Only seldom can pastoral nomads and state governments reach an agreement over locational issues and resource utilization. While governments attempt to impose their control over nomads, the latter wish to avoid it by all means. The opposing forces stem from conflicting ideologies and opposing forms of space production. They thus create a spatial struggle arena in which centripetal (the state) and centrifugal (nomads) spatial forces operate. The ongoing dialectic between these forces creates a unique spatial organization pattern manifested at each phase along the nomadism-sedentarism continuum and at all socio-spatial resolution levels. In this paper the above framework is examined with the Israeli Negev Bedouin as a case study throughout the recent century from the Ottoman Empire, through the British Mandate to the state of Israel. In each period the centripetal force, through various administrative and 'development' measures and policies Stands against socio-political processes within the Bedouin society which feed the centrifugal force. Generally, one may expect the centripetal force to overcome the centrifugal one, thus affecting the locational structure of the Bedouin. However, a closer examination of the micro scale reveals that their centripetal force is still applied rather forcefully, especially during the present process of semi-urbanization. That is, the spatial centripetal force does not lose its strength but rather becomes encapsulated within a different spatial framework. The conflictual process also becomes functional as structural economic issues are introduced into the spatial arena.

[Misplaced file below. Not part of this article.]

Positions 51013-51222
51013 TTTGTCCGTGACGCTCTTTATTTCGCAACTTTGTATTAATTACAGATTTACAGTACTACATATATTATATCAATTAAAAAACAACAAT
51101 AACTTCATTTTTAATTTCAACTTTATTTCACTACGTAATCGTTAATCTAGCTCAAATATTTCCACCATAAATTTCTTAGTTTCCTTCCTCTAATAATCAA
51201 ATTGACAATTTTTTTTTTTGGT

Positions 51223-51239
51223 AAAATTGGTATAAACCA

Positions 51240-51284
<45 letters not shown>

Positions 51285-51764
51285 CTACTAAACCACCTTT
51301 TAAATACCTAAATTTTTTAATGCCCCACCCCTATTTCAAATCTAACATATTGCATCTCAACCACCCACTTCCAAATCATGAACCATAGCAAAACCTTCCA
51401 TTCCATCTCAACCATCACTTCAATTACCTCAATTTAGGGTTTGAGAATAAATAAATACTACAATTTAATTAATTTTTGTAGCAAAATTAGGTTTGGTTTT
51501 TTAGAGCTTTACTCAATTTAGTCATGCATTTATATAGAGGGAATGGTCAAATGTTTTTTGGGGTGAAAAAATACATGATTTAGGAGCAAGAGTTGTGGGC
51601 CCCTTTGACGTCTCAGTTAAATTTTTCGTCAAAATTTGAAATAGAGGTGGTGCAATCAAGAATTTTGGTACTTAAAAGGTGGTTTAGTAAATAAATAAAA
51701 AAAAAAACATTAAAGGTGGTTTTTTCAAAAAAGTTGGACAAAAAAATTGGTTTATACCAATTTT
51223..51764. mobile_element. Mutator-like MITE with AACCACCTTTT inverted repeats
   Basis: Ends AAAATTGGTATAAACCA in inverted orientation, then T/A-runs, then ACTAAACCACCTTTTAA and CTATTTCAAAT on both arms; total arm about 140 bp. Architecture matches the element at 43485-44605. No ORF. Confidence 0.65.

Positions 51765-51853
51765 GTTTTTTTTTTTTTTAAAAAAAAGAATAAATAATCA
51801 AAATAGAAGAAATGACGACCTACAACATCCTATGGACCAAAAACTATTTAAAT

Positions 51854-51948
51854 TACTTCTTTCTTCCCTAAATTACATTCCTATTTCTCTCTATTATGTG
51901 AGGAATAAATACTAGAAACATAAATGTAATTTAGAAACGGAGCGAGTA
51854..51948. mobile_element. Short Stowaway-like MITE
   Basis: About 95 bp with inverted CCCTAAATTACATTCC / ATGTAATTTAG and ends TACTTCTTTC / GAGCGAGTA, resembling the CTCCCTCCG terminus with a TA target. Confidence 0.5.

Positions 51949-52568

|Number of pages||20|
|Journal||Political Geography Quarterly|
|State||Published - 1 Jan 1988|
ASJC Scopus subject areas
- Environmental Science (all)
- Earth and Planetary Sciences (all)